Defining the Modern Day Marketer

Episode #049: Brett McGrath, Vice President of Marketing at The Juice

Episode Information

If you're focused on creating thoughtful experiences, not concerned about volume gain, and are results-driven, then you may just be the embodiment of the modern day marketer.

In this episode, we're chatting with Brett McGrath, Vice President of Marketing at The Juice. Brett has spent the past 12 years in the B2B SaaS industry in various marketing functions and leadership roles. Brett believes the content marketing function is the catalyst for change in B2B marketing and spends his days learning from other marketers on the 3C (Curating Content Creators) Podcast. In addition to his current role, Brett's evenings consist of creating content in the sports cards industry with his show Stacking Slabs.

We're talking about what defines a modern day marketer, why marketers should be invested in the long game, why marketers don't need to track every dollar, and so much more.

Stephanie's Strong Opinions

  1. Shift your mindset to look at your target audience as the hero of the story because, at the end of the day, people remember stories.
  2. The modern-day marketer knows it's all about the long game. They build trust over time with thoughtful experiences.
  3. If you want to get better at marketing, don't just read a business book. Go experience other things outside of work; you'll be surprised at what can spark an idea.

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Stephanie Cox: Welcome to Real Marketers, where we hear from marketers who move fast, ask forgiveness, not permission, obsess about driving results, and are filled to the brim with crazy ideas and the guts to implement them. This is not a fireside chat and there's absolutely no bullshit allowed here. And I'm your host, Stephanie Cox. I have more than 15 years of marketing experience and I've pretty much done about everything in my career. I believe speed is better than perfection. I use the Oxford comma. I love Coca- Cola. I have exceptionally high standards and surround myself with people who get shit done. On this show, my guests and I will push boundaries and share the real truths about marketing, and empower you to become a real marketer. So first question, it's my usual. Tell me something about yourself that few people know.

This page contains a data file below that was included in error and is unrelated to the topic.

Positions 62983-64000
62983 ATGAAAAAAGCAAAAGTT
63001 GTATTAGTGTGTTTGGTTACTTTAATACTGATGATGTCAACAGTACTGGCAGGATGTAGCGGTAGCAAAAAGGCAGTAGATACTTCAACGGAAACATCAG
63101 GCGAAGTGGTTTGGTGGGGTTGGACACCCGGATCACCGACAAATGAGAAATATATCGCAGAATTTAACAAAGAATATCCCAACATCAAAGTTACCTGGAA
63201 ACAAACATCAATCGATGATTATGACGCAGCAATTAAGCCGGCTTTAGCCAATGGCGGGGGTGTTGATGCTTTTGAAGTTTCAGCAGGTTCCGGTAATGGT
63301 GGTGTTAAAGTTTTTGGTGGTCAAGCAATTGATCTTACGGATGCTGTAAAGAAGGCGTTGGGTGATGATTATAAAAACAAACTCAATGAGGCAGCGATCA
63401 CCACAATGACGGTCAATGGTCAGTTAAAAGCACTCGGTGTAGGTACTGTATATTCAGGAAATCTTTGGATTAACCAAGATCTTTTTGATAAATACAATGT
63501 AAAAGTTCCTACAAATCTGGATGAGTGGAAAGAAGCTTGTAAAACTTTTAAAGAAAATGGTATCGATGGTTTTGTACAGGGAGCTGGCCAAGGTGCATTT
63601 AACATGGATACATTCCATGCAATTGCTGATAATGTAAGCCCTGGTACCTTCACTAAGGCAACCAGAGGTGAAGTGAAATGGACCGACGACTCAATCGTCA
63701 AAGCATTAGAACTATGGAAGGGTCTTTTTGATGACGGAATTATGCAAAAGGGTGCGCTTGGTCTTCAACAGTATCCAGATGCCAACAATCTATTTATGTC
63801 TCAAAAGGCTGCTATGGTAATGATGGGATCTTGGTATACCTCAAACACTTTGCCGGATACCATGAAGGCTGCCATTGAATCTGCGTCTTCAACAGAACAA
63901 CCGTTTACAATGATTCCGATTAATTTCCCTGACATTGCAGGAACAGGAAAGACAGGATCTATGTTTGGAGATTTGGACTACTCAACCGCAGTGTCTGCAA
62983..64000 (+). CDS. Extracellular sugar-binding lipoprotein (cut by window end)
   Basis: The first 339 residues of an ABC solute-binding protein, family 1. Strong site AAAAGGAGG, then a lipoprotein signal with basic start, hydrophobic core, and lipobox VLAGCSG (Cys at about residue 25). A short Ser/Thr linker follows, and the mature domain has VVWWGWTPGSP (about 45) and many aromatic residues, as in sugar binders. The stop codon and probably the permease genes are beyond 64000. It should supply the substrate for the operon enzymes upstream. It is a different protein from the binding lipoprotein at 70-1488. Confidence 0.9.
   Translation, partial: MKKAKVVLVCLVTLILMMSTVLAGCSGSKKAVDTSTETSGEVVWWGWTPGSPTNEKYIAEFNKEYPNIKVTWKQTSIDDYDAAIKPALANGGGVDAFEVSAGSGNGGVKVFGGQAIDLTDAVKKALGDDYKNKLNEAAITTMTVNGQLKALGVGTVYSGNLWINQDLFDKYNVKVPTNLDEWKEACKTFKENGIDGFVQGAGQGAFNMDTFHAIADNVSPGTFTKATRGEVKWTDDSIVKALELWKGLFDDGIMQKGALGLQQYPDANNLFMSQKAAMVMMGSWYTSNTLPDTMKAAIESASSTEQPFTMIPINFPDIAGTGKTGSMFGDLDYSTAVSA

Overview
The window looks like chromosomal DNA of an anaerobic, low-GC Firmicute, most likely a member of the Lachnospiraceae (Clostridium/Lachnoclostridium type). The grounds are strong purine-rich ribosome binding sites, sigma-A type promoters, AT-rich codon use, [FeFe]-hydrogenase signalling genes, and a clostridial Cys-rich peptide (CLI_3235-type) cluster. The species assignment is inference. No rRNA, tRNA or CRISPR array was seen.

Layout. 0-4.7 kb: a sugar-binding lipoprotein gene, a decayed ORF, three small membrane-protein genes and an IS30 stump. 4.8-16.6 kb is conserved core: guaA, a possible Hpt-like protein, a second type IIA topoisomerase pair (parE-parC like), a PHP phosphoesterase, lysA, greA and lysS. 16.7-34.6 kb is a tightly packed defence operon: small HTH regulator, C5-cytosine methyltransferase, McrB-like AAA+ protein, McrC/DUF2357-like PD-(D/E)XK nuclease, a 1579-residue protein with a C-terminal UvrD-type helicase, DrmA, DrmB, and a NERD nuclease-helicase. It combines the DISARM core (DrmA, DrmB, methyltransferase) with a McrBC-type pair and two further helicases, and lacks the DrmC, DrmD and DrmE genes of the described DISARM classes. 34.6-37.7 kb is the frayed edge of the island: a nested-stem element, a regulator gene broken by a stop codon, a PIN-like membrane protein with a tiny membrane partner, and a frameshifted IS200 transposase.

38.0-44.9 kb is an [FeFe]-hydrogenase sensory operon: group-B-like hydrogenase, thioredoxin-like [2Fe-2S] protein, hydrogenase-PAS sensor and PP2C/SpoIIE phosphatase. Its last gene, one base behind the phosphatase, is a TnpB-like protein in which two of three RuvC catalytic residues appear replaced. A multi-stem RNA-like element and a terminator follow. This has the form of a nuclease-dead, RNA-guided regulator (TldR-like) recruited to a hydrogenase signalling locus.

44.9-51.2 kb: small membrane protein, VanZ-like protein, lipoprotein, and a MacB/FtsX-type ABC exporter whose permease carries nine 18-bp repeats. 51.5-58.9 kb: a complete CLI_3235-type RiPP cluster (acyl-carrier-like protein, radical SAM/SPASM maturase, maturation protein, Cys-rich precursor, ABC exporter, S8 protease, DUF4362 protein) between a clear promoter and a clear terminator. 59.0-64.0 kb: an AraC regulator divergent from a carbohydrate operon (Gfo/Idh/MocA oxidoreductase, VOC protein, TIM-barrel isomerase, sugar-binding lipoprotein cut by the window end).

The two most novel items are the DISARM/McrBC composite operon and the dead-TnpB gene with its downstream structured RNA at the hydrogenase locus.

Brett McGrath: Few people know, well, I got really bored working from home at the start of the pandemic. And I've always been a collector of things, and I got back into sports cards. And I decided that it was... As I was getting back into it, it was a lot different than when I was collecting as a kid. So as a marketer, I figure there's a lot of people in my age demographic that are getting back into sports cards. I decided to talk about it, so I created a podcast at the very beginning of the pandemic, and it's called Stacking Slabs. And I just share my experiences about what I'm learning with sports cards, and then also have a show where I bring on collectors from all over the world to talk about their experience and process. And it's been running. We've got 150 episodes under our belt at this point, and it's just been amazing. It's kind of ignited a passion for me, an escape from the madness of B to B marketing. And I've met some really great people from just across the globe that I consider friends at this point. So yeah, I don't really talk about it too much. But it's when I'm away from work and The Juice, I'm kind of focused on that side hustle.

Stephanie Cox: I love that, 150 episodes. How many are you doing a week?

Brett McGrath: I do two a week, so I have one on Wednesdays that I drop, where it's kind of like me talking to myself, just short, here's some things that are happening in the industry and the market. And here's some things that I'm experiencing. And then on Fridays, I drop an episode with a person in the industry, a collector, someone who I want to learn from that in turn, hopefully, our audience can learn from too. And through this process, it's really I think made me a better B to B marketer because I have got down in the weeds on building audience through social media, through Twitter, through Instagram, and just the community aspect of it. And it's growing, it continues to grow. And I honestly pulled up my Instagram handle the other day and looked at it, and I was just like, "I can't believe there's almost 10,000 people that are following this brand right now." It's blowing my mind. But I have since taken some of those things and infused them into some of the marketing that we're doing at The Juice. So it's served a lot of different purposes and a lot that I guess I wasn't necessarily expecting, but I'm happy I'm doing it, mostly because I'm meeting some awesome people.